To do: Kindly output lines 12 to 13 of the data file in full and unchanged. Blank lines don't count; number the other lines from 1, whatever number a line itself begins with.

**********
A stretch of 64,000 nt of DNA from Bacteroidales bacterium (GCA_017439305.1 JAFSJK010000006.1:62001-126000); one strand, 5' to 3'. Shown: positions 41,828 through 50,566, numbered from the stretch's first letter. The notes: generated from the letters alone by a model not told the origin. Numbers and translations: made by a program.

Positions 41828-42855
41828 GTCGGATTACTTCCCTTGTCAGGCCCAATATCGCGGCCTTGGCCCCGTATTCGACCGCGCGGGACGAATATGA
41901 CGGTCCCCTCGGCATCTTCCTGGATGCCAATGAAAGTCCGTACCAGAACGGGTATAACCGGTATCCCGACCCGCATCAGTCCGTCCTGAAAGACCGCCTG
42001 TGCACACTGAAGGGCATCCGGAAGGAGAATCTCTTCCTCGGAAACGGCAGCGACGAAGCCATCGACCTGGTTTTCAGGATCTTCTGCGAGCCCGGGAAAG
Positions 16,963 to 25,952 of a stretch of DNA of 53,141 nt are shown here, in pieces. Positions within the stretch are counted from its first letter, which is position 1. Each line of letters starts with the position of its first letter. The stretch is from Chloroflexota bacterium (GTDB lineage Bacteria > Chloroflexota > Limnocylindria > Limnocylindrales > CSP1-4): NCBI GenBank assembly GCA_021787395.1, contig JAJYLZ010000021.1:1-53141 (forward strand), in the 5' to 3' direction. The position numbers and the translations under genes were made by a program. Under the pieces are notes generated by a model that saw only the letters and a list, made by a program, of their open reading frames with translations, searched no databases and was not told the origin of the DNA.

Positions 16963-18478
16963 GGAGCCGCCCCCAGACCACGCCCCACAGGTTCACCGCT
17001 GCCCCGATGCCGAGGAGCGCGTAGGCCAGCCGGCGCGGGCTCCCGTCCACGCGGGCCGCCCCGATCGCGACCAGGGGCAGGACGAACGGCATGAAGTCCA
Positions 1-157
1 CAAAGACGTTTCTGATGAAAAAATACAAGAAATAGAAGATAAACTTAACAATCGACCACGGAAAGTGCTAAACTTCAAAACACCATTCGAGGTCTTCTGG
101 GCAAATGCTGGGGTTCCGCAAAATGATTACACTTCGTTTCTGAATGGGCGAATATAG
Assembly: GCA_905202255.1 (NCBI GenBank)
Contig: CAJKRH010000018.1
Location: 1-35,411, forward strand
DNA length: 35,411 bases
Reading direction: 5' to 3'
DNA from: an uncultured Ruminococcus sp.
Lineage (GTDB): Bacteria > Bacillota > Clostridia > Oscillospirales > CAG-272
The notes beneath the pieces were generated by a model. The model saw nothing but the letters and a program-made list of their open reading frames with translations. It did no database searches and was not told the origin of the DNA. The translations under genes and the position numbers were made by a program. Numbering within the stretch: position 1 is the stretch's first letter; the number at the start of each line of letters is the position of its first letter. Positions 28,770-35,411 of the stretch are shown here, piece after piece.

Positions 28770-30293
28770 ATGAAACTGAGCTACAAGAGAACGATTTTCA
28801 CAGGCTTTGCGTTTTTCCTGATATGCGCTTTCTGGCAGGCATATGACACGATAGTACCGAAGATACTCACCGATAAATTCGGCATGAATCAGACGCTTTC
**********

101 GCAAATGCTGGGGTTCCGCAAAATGATTACACTTCGTTTCTGAATGGGCGAATATAG
Assembly: GCA_905202255.1 (NCBI GenBank)